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# 5 Tips for Faster Mental Multiplication

Ever dreamed of being able to multiply numbers lickety-split…and completely in your head? Wouldn't it be great if you could quickly solve problems like 36 x 25 and 47 x 24? Good news—you can! Keep on reading to find out how.

By
Jason Marshall, PhD,
March 21, 2015
Episode #162

Now that we've learned the basics of lightning fast mental addition, mental subtraction, and mental multiplication, it's time to turn our attention to a few tips that will help you take your skills to the next level.

Today we're going to kick things off by learning 5 tips that will help you multiply numbers quickly in your head and become the mental math wizard in your family.

## Tip #1: Multiplying by Powers of 5

There are times in life when you just get lucky. It turns out that one of those lucky little moments occurs each and every time you need to multiply one number by another number that happens to be a power of 5. For example, let's say you need to find 36 x 5 (which, of course, fits the bill since 5 is the first power of 5). The trick is to recognize the fact that 5 = 10 / 2. Why is that helpful? Because it means that we can find 36 x 5 by instead finding 36 x 10 (which is easy) and then dividing the result by 2. In this case, 36 x 10 = 360, and 360 / 2 = 180. Impressively speedy, right?

But we're not done! What if we instead need to solve the problem 36 x 25? Well, this trick is all about multiplying by powers of 5…and 25 = 5^2 is certainly that. So how does it work in this case? The trick here is to recognize that 25 = 100 / 4. And in general, the trick with powers of 5 is to recognize that they are always some multiple of 10 divided by an integer. This tells us that 36 x 25 = 36 x 100 / 4. Since we can quickly figure out that 36 x 100 = 3,600, it's easy to find that 36 x 25 = 3,600 / 4 = 900.

## Tip #2: Squaring Numbers Ending in 5

Our fun with 5s doesn't end there. We talked about how to square numbers in your head before, but it turns out that things get a whole lot easier when squaring a two-digit number that ends in 5. Here's the trick: Any time you square a two-digit number that ends in 5, the last digits of the answer will be 25 and the digits before that are given by multiplying the first digit of the number by the number that's one greater.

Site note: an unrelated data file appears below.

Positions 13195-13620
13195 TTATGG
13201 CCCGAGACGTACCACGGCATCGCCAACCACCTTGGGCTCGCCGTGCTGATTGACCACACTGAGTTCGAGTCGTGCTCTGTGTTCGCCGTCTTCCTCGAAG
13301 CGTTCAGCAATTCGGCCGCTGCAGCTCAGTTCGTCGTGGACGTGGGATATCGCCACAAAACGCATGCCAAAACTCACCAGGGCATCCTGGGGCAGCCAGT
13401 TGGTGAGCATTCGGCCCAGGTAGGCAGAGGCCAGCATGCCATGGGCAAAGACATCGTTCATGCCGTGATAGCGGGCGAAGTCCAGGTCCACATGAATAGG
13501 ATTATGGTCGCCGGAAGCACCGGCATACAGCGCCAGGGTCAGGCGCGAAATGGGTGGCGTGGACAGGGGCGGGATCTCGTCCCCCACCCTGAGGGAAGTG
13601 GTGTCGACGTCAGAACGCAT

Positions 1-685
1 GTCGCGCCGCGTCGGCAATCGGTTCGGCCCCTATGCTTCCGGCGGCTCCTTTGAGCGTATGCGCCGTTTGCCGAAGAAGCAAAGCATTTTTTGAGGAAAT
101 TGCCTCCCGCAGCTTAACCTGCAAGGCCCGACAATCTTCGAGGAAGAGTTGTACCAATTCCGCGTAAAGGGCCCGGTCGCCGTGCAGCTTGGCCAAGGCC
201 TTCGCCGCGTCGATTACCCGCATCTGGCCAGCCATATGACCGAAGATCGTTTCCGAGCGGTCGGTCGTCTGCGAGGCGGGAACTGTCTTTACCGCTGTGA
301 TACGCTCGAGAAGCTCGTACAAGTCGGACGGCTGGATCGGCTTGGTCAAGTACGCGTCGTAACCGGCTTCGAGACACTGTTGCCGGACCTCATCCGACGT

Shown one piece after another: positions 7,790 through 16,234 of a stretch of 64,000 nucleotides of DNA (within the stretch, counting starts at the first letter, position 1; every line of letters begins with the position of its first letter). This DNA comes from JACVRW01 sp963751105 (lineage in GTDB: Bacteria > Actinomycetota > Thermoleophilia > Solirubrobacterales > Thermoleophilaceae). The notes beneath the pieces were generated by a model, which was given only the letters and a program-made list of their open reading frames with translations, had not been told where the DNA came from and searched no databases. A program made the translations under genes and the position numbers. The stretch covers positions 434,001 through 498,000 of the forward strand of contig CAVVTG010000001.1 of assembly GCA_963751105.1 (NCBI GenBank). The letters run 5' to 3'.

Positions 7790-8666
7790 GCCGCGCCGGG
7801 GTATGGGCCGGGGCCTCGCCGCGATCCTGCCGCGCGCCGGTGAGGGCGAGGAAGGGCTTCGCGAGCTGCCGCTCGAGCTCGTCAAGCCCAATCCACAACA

For example, this trick says that the last two digits of 45^2 must be 25, and the digits before that are given by 4 x 5 = 20. So 45^2 = 2,025. How about 75^2? Well, once again we know that the last two digits will be 25 (since they always are for this kind of problem), and the previous digits are given by 7 x 8 (that's the first digit times the number that's one greater). So the answer is 75^2 = 5,625. Fast and easy!

## Tip #3: Easily Multiplying Lots of 9s

The third trick for today has to do with multiplying any number by 9, 99, 999, or any other number that's 1 less than a power of 10. What makes all of these wild 9 numbers special? In a problem like 44 x 9, the trick is to recognize that 44 x 9 = 44 x (10 - 1). The distributive property of multiplication tells us that this is the same as 44 x 10 - 44. And since it's easy to multiply by a power of 10, looking at the problem this way makes it much easier to solve. In particular, it tells us that 44 x 9 = 44 x 10 - 44 = 440 - 44 = 440 - 40 - 4 = 396 (sharp-eyed math fans may notice a trick there related to the mental subtraction tips from before).